Background/objective: Pituitary radiotherapy (RT) is an effective second-line treatment for paediatric Cushing's disease (CD). Although the short-term effects of pituitary RT are well documented, there are less data on possible long-term sequelae. We report the long-term anterior pituitary function in a cohort of paediatric CD patients treated with pituitary RT.
Patients and methods: Between 1983 and 2006, 12 paediatric CD patients (10 males and 2 females) of mean age 11.4 years at diagnosis (range 6.4-17.4) underwent second-line pituitary RT (45 Gy in 25 fractions), following unsuccessful transsphenoidal surgery. Out of 12, 11 patients were cured by RT (cure interval 0.13-2.86 years) defined by mean serum cortisol of <150 nmol/l on 5-point day curve and midnight sleeping cortisol of <50 nmol/l. Long-term data are available for six male patients, who received RT at the age of 7.0-17.6 years. The mean follow-up from the completion of RT was 10.5 years (6.6-16.5).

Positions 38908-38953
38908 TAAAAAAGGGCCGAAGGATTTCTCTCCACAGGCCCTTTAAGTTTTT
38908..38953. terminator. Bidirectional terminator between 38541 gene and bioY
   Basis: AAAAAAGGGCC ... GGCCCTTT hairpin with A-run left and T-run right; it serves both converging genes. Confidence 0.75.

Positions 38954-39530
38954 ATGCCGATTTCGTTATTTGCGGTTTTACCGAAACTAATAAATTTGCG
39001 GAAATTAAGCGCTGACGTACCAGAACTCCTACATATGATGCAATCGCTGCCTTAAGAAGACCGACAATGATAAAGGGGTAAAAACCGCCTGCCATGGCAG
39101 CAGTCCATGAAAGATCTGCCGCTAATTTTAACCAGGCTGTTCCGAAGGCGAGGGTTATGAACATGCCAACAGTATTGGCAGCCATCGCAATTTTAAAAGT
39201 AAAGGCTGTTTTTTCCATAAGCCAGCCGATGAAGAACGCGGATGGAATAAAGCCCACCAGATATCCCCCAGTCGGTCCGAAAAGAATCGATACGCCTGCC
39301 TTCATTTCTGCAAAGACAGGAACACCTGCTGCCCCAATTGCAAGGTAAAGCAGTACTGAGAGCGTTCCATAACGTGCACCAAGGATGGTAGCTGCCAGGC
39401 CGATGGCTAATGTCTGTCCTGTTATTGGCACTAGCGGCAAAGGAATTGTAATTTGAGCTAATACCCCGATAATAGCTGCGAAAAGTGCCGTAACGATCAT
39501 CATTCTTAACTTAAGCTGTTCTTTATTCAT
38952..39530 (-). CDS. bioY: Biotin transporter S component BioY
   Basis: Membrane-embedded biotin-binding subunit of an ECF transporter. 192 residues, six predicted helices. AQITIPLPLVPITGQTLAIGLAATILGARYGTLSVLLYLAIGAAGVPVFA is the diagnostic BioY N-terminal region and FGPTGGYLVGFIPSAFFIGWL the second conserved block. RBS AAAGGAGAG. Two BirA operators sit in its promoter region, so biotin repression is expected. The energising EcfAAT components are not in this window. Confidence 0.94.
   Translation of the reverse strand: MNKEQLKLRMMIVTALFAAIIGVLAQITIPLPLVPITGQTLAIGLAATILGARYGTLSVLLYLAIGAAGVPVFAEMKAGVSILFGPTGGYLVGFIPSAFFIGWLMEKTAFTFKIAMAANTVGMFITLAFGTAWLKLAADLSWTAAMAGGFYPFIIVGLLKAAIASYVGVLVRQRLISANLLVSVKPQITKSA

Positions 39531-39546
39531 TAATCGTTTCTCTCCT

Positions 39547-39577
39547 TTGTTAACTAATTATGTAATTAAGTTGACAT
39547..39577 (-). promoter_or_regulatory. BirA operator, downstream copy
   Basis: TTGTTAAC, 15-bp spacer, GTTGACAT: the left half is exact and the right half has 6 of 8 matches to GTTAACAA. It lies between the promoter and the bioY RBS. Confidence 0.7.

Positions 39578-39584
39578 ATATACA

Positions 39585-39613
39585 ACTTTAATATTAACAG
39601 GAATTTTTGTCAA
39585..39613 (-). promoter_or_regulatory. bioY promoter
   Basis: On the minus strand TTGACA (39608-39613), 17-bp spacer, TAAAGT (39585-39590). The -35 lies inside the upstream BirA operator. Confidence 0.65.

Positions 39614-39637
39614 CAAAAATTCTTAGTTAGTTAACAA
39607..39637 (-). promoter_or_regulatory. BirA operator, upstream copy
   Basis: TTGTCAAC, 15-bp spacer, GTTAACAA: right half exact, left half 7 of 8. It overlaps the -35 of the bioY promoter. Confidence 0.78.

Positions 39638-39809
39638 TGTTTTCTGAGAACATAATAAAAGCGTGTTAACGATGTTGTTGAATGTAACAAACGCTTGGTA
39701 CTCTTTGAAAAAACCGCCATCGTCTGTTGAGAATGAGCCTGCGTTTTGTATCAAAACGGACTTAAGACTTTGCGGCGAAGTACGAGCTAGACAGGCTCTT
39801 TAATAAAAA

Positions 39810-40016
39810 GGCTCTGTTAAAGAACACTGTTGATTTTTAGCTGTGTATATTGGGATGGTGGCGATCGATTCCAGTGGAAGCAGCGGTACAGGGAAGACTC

Results: At a mean of 1.0 year (0.11-2.54) following RT, GH deficiency (peak GH <1-17.9 mU/l) was present in five out of six patients. On retesting at a mean of 9.3 years (7.6-11.3) after RT, three out of four patients were GH sufficient (peak GH 19.2-50.4 mU/l). Other anterior pituitary functions including serum prolactin in five out of six patients were normal on follow-up. All the six patients had testicular volumes of 20-25 ml at the age of 14.5-28.5 years.
Conclusion: This series of patients illustrates the absence of serious long-term pituitary deficiency after RT and emphasises the importance of continued surveillance.